• EΩ = I;

  • for all xH the mapping F ↦ (EFx|x) defines a measure Ex on (Ω,F).The measure defined by (ii) is denoted by Ex. From
    Ex(Ω)=(EΩx|x)=(x|x)=x2
    we infer that every measure Ex is finite. It is easy to see that a POVM E:FE(H) is a projection-valued measure if and only if for all F,FF we have
    EFEF=EFF.

The convex set of all probability measures on a measurable space (Ω,F) is denoted by M1+(Ω). The quantum analogue of this set is the set S(H) of all positive trace class operators T on H with unit trace; in the physics literature such operators are referred to as density matrices. The formula
ω(S)=tr(ST)
establishes a one-to-one correspondence between the operators TS and the set of all normal states, that is, bounded linear linear functionals ω:L(H)C with the property that n≥1ϕ(Pn) = ϕ(P) whenever (Pn)n1 is a sequence of disjoint orthogonal projections in H and P is their least upper bound.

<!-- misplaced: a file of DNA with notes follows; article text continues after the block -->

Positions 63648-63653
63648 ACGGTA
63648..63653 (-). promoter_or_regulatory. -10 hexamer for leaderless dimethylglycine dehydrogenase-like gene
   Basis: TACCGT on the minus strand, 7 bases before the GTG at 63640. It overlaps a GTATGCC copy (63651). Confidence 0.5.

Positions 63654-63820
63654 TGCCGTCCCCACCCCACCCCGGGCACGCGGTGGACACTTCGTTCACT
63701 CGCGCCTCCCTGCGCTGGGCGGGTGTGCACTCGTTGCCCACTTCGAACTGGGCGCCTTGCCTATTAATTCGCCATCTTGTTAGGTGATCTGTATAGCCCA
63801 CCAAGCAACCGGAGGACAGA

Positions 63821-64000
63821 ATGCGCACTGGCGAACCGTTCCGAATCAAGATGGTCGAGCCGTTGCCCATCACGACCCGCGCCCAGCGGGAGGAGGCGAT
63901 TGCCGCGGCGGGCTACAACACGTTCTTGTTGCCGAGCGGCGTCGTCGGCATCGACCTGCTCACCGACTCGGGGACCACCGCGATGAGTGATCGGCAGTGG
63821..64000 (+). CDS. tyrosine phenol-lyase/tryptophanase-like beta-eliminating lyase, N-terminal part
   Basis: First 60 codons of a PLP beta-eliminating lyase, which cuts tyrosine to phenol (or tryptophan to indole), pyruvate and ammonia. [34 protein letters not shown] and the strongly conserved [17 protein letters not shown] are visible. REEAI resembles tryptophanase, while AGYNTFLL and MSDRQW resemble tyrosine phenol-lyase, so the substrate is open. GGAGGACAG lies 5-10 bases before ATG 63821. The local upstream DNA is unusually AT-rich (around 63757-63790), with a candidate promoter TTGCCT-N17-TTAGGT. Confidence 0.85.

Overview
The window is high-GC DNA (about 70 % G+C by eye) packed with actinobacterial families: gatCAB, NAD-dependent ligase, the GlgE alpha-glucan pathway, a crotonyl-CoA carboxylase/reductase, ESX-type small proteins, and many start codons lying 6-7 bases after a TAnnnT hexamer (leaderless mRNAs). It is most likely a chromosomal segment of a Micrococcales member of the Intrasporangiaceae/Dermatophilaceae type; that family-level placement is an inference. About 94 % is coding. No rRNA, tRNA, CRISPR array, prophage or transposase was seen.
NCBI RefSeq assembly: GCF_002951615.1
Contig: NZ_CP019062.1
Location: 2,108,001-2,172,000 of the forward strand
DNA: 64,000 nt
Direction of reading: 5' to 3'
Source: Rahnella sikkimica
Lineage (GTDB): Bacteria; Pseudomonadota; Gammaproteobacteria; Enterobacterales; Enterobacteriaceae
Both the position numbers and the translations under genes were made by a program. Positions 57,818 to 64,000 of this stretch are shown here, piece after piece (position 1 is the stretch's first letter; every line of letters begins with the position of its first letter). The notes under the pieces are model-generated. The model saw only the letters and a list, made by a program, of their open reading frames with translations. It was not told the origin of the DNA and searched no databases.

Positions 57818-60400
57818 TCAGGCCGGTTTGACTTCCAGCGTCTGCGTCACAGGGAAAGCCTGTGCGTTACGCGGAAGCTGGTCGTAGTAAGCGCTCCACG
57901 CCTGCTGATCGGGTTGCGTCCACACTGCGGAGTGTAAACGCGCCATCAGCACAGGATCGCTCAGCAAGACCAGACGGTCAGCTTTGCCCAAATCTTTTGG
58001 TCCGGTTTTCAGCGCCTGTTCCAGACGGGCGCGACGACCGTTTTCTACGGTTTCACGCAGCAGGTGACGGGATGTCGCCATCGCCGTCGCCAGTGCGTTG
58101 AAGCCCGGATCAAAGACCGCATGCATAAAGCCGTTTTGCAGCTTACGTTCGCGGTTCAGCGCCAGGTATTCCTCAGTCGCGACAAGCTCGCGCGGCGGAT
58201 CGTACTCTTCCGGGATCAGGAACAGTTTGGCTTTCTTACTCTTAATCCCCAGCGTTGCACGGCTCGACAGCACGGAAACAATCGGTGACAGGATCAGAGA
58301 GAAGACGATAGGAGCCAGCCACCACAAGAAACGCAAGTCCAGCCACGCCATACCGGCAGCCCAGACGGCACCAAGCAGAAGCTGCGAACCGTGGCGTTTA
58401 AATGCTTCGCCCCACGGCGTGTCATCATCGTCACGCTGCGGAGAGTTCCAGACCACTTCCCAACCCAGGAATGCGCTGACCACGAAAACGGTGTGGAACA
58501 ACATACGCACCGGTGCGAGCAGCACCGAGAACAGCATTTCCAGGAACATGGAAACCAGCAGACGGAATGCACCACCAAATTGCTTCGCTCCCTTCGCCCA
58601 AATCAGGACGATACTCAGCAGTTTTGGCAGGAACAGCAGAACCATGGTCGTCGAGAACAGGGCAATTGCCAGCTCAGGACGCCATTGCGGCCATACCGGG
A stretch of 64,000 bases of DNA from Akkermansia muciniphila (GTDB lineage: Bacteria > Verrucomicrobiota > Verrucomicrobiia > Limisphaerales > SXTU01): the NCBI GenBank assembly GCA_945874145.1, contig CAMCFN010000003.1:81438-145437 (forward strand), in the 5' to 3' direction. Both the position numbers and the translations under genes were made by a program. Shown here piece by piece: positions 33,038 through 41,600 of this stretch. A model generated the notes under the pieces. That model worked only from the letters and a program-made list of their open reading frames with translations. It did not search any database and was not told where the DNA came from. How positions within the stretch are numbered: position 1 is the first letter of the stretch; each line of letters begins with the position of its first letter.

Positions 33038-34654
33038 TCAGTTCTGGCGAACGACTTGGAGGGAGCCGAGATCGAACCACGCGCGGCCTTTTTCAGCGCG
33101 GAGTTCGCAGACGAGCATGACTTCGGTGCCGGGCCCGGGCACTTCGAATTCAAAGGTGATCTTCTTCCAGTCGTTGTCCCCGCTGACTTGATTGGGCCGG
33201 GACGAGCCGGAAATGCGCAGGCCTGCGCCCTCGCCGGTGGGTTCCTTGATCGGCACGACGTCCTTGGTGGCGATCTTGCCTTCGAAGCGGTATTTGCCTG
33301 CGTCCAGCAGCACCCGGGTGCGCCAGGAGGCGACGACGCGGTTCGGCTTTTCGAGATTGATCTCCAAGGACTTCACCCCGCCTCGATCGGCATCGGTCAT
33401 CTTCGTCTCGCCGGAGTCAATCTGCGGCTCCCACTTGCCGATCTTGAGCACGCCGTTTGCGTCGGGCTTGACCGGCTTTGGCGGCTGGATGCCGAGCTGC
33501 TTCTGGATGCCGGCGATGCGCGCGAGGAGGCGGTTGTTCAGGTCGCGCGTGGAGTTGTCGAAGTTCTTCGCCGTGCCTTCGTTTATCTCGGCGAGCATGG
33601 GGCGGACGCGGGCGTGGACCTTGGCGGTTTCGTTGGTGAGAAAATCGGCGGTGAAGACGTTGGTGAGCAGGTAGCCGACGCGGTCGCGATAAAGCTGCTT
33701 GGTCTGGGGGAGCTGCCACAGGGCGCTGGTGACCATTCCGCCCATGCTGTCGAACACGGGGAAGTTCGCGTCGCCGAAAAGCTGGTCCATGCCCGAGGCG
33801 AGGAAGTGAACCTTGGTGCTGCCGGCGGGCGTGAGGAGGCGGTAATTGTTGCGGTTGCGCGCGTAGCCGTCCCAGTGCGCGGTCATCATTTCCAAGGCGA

Theorem III.1.
If Φ:S(H)M1+(Ω) is a convexity preserving mapping, then there exists a unique POVM E:FE(H) such that for all TS(H) we have
(Φ(T))(F)=tr(EFT),FF.

This theorem establishes the operational role of POVMs as “unsharp observables”: in that it transforms normal quantum states to classical states.

If J is an isometry from H into another complex Hilbert space H̃ and FP̃FP(H̃) is a projection-valued measure in H̃, then
FJP̃FJE(H)
is a POVM in H. A celebrated theorem of Naimark asserts that the converse is also true:

Theorem III.2.
Let (Ω,F) be a measurable space and let E:FE(H) be a POVM. There exists a Hilbert space H̃, a projection-valued measure P̃:FP(H̃), and an isometry J:HH̃ such that for all FF we have
EF=JP̃FJ.

For any POVM E:FL(H) there exists a unique linear mapping Ψ:Bb(Ω)L(H) satisfying
Ψ(1F)=QF,FF,
and
Ψ(f)f,fBb(Ω),
where Bb(Ω) is the Banach space of all bounded measurable functions on Ω endowed with the supremum norm ‖f = supω∈Ω|f(ω)|. This mapping Ψ satisfies
Ψ(f)=Ψ(f̄),fBb(Ω).